News in Brief: Feb. 1 to Feb. 7

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CAMPUS

Chancellor Henry T. Yang, along with 47 university presidents, sent a letter to President Donald Trump on Feb. 2 urging him to rectify or rescind his recent executive order which severely restricts immigration into the U.S. from seven majority-Muslim countries, suspends admission for refugees throughout the world, and indefinitely bars Syrian refugees. “Throughout its history America has been a land of opportunity and a beacon of freedom in the world,” the letter reads. “This executive order is dimming the lamp of liberty and staining the country’s reputation. We respectfully urge you to rectify the damage done by this order.”

Students who have declared candidacy for the 2017 UCSB Commencement will only be permitted to participate in the ceremony for their major, according to the Office of Student Life. Students may petition to participate in another ceremony; however, most petitions will be rejected, OSL stated in an email. Commencement registration pass times have already begun, with many graduating students disagreeing with this change.

Christina Lim, a fourth year computer engineering major at the University of California, Santa Barbara, passed away Monday night. A GoFundMe campaign created in her memory had raised over $3,700 as of early Tuesday evening. “Each moment spent with her was always filled with joy and she always went the extra mile to make sure that her friends and family were supported,” it read. “She was compassionate, hard-working and a beautiful person who we will miss immensely.”

ISLA VISTA

UCSB alumnus Kenneth Yun passed away on Sunday after falling from a balcony at the Zeta Phi Rho fraternity house, located on the 800 block of Embarcadero del Norte in Isla Vista. After falling from the balcony and landing in an asphalt parking lot at approximately 1:30 a.m., Yun was transported to Santa Barbara Cottage Hospital, where he underwent emergency surgery for internal injuries and head trauma, Noozhawk reported. Yun passed away due to the injuries at approximately 8:00 a.m.

COUNTY

The repeal and replacement of the Affordable Care Act could have detrimental impacts on many citizens of Santa Barbara County, Noozhawk reported. In 2016, county clinics treated approximately 35,000 patients, 23,000 of which were on Medi-Cal, California’s version of Medicaid. According to Dr. Charity Dean, a Santa Barbara County health officer, the county estimates that 11,000 of the county’s patients have insurance coverage because of the Affordable Care Act, which helps individuals get access to health insurance through expanding Medicaid eligibility and offering cost assistance.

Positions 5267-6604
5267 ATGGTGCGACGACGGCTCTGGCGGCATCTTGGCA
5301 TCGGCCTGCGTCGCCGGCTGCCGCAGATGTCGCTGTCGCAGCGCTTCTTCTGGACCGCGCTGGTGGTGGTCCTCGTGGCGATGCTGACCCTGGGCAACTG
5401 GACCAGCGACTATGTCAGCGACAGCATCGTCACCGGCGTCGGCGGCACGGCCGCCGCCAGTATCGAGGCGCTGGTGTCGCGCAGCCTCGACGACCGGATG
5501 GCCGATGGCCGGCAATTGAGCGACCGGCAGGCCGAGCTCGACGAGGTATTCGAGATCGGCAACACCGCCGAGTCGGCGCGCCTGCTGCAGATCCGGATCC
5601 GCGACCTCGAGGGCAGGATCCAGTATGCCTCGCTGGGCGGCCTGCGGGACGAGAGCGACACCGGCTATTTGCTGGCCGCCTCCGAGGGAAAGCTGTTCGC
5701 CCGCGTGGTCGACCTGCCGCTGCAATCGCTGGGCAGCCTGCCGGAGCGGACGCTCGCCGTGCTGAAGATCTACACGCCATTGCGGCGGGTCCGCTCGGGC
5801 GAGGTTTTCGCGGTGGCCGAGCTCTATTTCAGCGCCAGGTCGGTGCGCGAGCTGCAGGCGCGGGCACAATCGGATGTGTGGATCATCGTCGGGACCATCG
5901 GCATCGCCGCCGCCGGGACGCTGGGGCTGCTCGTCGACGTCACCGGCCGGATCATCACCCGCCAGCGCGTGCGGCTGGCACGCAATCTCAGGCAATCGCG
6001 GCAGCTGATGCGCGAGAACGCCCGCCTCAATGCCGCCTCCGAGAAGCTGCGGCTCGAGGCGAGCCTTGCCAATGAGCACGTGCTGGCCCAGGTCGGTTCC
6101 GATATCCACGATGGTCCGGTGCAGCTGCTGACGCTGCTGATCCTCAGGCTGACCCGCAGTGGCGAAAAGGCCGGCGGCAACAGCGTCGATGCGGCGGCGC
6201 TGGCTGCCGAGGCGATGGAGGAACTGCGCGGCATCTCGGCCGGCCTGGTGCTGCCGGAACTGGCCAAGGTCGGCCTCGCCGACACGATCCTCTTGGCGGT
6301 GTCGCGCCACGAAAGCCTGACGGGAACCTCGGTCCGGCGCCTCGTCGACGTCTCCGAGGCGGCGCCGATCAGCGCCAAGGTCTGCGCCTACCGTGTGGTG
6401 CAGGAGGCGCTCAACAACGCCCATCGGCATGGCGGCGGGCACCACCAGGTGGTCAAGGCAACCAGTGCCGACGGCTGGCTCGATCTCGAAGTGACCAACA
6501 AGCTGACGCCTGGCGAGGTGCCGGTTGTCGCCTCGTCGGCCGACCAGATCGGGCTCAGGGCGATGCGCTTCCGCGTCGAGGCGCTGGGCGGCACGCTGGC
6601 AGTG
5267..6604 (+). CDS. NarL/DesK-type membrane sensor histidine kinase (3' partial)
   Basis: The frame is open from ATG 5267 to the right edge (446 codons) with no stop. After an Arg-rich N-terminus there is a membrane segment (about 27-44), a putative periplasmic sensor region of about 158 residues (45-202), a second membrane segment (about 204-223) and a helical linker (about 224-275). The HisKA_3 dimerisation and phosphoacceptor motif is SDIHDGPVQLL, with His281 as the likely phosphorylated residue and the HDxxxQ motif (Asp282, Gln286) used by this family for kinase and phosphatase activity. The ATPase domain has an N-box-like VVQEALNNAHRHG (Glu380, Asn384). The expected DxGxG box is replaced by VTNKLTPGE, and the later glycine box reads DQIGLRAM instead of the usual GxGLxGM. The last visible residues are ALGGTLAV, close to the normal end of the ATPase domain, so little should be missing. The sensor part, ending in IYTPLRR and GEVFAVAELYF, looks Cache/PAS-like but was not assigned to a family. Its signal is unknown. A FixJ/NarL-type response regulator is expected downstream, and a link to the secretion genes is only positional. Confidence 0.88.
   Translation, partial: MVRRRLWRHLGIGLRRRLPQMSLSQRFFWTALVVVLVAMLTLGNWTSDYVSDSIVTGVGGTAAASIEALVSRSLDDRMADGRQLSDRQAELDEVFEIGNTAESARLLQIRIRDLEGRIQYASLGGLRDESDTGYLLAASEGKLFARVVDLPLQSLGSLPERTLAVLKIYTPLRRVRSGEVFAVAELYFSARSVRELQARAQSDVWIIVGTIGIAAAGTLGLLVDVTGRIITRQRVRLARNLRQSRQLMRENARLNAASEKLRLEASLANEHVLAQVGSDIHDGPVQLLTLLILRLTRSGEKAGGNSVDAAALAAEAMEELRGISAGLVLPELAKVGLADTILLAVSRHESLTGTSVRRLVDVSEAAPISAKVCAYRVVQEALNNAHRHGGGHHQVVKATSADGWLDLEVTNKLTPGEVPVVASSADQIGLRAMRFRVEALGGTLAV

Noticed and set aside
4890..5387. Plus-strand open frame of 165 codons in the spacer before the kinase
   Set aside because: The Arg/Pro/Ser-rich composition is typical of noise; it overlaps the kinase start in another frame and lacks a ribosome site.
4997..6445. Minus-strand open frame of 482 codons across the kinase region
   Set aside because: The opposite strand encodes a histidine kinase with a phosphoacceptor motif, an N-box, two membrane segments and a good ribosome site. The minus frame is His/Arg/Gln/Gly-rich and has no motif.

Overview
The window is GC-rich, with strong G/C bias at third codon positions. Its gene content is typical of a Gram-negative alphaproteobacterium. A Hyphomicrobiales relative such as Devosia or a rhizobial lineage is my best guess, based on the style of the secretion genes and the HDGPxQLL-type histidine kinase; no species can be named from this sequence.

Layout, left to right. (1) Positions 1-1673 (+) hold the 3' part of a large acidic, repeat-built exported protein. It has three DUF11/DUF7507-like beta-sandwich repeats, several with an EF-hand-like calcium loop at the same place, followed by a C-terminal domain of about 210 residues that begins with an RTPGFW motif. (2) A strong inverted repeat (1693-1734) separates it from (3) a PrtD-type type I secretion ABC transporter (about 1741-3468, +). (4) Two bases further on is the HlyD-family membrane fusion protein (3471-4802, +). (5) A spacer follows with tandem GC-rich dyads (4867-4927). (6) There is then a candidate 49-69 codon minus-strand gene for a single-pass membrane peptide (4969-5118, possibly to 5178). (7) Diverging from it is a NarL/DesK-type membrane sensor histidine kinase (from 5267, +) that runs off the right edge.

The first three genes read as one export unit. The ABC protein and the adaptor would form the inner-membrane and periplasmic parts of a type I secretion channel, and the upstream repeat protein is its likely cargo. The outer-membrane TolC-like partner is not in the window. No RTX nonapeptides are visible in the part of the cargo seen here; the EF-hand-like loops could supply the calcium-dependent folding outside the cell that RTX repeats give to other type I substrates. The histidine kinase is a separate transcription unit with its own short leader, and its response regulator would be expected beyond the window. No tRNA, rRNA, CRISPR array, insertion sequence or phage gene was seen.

A Community Corrections Partnership subcommittee recently unanimously voted to allocate $4 million to fund a new locked-down treatment facility for mentally ill individuals charged with crimes, the Santa Barbara Independent reported. The facility will be located in Goleta at 4500 Hollister Ave., the site of an old juvenile hall that has been empty for almost 10 years. One wing of the former juvenile hall building will be converted into 15 treatment rooms if the project is successful. This facility would ease the strain on Santa Barbara County’s Psychiatric Health Facility, which currently only has 16 beds, and will provide care for patients who are in dire need of mental health treatments.

NATIONAL

The Justice Department on Monday evening urged a federal appeals court to reinstate Trump’s recent travel ban, stating that the executive order “is a lawful exercise of the President’s authority over the entry of aliens into the United States and the admission of refugees.” While the administration believes that a dismissal of the travel ban is a threat to national security, it also wrote that the court order blocking the travel ban should “at most” be limited to “previously admitted aliens who are temporarily abroad now or who wish to travel and return to the United States in the future.” The administration argued the federal government should be allowed to ban people who have never previously visited the U.S. The ruling will most likely be followed by an appeal to the Supreme Court.